From billboards and display ads, to web concepts and poster designs, here are some of the best projects from Shillington students at six campuses around the world for you to enjoy and be inspired by. 

To view all 17 projects in full, visit the Shillington blog

01. Evena Wong

Based in Brisbane, graphic design student Evena Wong developed this identity for a Cuddly Sharks cafe, with the aim to change people's perceptions of sharks. “Sharks are constantly portrayed as monsters in the media,” she says. “This event aimed to encourage an appreciation for the overlooked charm of sharks.” 

02. Ray Wong

Working out of Shillington's London campus, Ray Wong created this concept for the Grub Festival, an event which asks why insects don't form staple part of our diets today. "The aim was to incite an environmental change by taking the focus away from the livestock industry, and to normalise the consumption of the creepy crawlies, in a fun and exciting way," Wong explains. 

03. Tom Shepherd

Tom Shepherd is a Shillington student based in Melbourne. Here he got under consumers skin with this body positive campaign for Dove, which encourages people to attend a 'Dove Yourself' event. Shepherd's sensitive illustrations and hand-drawn typography, carrying the message to 'love the skin you're in', result in beautiful poster design with serious impact.

To view all 17 projects in full, visit the Shillington blog. And if you want to see more, check out the complete Shillington Student Showreel and Showcase.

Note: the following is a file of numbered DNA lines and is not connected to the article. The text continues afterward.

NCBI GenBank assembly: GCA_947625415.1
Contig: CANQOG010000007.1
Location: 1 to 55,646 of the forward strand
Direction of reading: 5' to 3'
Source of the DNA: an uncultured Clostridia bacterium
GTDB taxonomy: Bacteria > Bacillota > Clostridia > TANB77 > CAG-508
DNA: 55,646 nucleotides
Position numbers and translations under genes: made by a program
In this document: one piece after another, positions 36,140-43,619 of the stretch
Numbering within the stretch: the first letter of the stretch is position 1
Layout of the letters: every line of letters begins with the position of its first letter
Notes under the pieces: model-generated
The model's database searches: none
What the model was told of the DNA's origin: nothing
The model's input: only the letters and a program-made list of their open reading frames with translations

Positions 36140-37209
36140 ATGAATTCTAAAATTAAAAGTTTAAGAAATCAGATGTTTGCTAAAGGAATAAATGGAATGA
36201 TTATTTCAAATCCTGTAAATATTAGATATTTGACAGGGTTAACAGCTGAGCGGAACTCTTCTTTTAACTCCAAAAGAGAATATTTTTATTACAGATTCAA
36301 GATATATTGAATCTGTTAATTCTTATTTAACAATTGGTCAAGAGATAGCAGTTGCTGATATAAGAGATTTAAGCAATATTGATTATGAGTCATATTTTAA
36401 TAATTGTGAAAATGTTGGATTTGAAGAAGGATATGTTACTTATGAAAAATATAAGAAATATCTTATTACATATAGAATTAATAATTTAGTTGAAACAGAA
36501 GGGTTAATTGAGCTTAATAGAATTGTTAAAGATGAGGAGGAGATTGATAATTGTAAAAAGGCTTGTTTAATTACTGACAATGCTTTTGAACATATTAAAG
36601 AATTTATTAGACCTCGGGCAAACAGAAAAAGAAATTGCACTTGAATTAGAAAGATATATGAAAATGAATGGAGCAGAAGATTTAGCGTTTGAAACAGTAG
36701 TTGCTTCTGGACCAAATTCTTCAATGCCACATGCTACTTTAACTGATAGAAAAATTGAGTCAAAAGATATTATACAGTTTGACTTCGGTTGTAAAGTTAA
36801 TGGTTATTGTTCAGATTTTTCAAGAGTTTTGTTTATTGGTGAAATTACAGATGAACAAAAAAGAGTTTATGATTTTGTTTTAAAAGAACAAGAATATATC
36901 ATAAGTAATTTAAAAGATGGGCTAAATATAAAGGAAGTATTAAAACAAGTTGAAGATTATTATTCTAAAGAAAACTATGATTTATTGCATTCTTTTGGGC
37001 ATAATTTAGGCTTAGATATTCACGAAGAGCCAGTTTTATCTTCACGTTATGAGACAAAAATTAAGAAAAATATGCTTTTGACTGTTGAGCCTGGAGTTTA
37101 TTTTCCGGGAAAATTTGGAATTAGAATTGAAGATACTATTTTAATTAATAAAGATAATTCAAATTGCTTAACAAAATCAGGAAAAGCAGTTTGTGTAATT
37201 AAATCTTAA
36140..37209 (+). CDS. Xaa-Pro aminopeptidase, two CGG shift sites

from Creative Bloq…

How to change the font in your Twitter bio

There are a lot of people on Twitter – 261 million Twitter accounts last time we checked. And that means it can be hard to make your account stand out. One way to be a bit different on Twitter is to change the font in your name and bio from the default. 

The good news is that changing the font on your Twitter bio is super-easy, and it's easy to play around with different fonts and change back to the default if you're not happy with what you've chosen. Below is the best way to get the font you want on Twitter. Note that this process is very similar to changing the font in your Instagram bio.

01. Choose your font

LingoJam Twitter fonts screenshot

LingoJam shows you all your font options. Some are nicer than others

There are a number of different text generators you can use to find your perfect Twitter font. These range from the very ugly and non-user friendly to the quite nice and easy-to-use. We like LingoJam the best (pictured above), although some might enjoy the stark simplicity of  Unicode Text Converter.  

You might also like to experiment with YayText, which shows you how your new font would look in an actual tweet (as opposed to just your bio). You'll have to copy and paste the text each time if you want to use a different font in all of your tweets though. But we're getting ahead of ourselves.